A public hearing pertaining to rising health care costs is the focus of a new call from Connecticut’s Senate and House leadership.
Republican legislative leaders in both chambers renewed a call for a public hearing to be held at the Capitol that would focus on proposed health insurance rate filings next year for individual and small group markets.
Gov. Ned Lamont (D) this week approved the Municipal Accountability Review Board’s (MARB) request to heighten state oversight of the city of West Haven which is alleged to have misspent COVID-19 relief money, but Republican lawmakers are arguing that the move falls short.
The state now deems West Haven a Tier IV municipality, subjecting it to the most rigorous financial scrutiny for which state law provides. This comes as a result of an audit MARB issued last month which detailed numerous fiscal-management problems the city has incurred. Earlier in April, a separate review by the Connecticut Office of Policy and Management found that the city misused nearly four-fifths of over $1 million in funds it received as part of COVID response efforts.
Connecticut Gov. Ned Lamont (D) indicated Thursday he plans to sign the $24 billion Fiscal Year 2022-23 state budget passed by the Democrat-controlled General Assembly.
Democratic representatives and senators likewise hailed the fiscal plan, noting the nearly $600 million in tax reduction it contains.
Providing financial relief to state residents is the focus of a tax relief plan introduced in the state Senate, Republican officials said.
The Connecticut Senate and House Republicans announced a $1.2 billion tax relief plan that would cut income taxes, reduce sales taxes, and extend the gas tax holiday.
Connecticut Republican legislators said on Saturday they want the state to challenge a part of the American Rescue Plan Act which limits states’ ability to cut taxes.
GOP senators and representatives are calling for tax reduction beyond the targeted relief backed by Gov. Ned Lamont (D). A major roadblock to greater decreases will be the COVID-relief bill President Joe Biden signed into law last year. The act included $195.3 billion in recovery funds for states and barred states accepting allocations from using them to “directly or indirectly offset a reduction in net tax revenue… or delay the imposition of any tax or tax increase.”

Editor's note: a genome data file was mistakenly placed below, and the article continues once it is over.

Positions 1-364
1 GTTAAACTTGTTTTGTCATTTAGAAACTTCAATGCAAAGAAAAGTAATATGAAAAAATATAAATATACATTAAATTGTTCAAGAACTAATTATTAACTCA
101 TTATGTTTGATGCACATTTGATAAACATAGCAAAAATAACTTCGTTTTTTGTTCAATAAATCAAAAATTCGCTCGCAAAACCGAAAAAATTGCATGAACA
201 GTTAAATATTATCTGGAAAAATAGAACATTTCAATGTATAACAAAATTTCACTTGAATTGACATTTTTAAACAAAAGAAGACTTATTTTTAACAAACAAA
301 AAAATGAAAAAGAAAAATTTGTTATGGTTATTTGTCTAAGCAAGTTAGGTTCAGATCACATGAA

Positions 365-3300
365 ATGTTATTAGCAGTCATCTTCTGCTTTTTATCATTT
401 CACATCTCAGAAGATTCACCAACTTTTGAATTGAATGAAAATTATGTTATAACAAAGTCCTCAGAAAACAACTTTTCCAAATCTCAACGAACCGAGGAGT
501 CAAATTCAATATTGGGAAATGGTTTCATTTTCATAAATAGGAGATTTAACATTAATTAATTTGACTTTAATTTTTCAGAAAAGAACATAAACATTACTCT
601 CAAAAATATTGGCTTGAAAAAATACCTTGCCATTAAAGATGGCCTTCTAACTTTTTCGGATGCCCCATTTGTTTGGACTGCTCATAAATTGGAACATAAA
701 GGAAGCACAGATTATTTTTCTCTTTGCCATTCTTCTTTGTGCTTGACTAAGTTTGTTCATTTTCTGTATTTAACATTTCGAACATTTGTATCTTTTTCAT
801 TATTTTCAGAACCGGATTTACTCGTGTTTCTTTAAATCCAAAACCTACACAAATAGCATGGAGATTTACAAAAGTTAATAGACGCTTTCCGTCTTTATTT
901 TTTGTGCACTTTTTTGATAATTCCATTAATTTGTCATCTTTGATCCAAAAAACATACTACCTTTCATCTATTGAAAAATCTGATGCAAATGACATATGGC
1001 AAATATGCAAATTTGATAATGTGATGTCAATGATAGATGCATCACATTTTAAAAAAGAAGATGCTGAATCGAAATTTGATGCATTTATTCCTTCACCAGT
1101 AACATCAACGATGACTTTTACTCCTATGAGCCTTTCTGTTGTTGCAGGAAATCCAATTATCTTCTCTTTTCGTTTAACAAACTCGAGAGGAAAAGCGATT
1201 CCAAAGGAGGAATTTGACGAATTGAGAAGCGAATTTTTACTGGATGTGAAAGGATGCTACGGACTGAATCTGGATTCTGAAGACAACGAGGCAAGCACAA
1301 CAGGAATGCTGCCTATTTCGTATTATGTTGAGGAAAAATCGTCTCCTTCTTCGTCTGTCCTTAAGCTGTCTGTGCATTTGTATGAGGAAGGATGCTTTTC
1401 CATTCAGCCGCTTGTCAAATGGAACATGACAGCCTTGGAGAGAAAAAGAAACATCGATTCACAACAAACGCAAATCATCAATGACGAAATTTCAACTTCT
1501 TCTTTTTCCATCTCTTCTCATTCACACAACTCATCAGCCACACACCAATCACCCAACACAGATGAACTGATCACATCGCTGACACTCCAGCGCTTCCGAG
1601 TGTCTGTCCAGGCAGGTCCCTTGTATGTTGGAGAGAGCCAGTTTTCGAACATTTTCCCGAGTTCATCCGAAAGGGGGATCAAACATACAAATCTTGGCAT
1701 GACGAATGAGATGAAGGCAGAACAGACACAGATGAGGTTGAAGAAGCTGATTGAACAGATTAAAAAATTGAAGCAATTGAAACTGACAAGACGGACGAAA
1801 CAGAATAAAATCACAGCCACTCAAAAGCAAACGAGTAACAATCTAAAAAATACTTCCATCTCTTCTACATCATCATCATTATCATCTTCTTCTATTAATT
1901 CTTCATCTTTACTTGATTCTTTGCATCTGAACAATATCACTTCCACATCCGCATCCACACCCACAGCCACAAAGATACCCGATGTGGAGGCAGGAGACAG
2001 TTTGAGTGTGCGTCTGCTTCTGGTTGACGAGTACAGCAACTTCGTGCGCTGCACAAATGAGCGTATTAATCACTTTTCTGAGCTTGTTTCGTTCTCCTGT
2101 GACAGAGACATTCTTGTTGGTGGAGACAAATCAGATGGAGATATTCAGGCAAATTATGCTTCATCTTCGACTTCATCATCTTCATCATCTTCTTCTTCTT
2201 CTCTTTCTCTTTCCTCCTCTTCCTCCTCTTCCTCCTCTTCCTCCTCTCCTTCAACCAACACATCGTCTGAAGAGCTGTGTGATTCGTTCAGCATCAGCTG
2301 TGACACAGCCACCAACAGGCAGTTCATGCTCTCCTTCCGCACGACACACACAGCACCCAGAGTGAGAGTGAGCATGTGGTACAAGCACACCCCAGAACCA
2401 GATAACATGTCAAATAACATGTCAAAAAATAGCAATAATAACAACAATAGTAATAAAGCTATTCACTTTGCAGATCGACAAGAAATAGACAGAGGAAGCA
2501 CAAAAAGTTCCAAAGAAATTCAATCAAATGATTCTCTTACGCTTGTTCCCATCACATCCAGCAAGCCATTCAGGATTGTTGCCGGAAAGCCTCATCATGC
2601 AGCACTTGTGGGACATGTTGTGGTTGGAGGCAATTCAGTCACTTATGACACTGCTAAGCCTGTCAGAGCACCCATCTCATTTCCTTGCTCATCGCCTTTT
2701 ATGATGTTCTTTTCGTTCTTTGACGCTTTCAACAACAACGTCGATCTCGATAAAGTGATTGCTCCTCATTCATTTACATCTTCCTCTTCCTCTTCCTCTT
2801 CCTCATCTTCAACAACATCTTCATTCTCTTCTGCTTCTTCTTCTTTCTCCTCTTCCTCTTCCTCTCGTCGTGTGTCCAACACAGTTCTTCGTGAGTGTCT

Gov. Ned Lamont (D) this week signed legislation suspending Connecticut’s 25-cent-per gallon gasoline tax.
The gas-tax holiday passed both houses of the state legislature unanimously and will last through the end of June. Also to ease Nutmeggers’ economic woes in light of skyrocketing inflation, the state is also providing free bus service to residents throughout April.
At a Connecticut General Assembly hearing Thursday, state lawmakers clashed on visions of tax policy, with Republicans pressing for sales-tax reduction and Democrats advocating a mix of tax increases and targeted relief.
According to the nonprofit Tax Foundation, 12.8 percent of Connecticut residents’ income goes to government coffers, making the combined state and local tax take the second-highest in the U.S., just behind New York’s 14.1 percent overall burden.
Connecticut Senate Republicans are proposing measures to help stem the tide of drug overdose deaths, particularly from fentanyl.
Senate Republican Leader Kevin Kelly, R-Monroe, told the The Center Square the opioid epidemic is a public health and safety crisis in the state.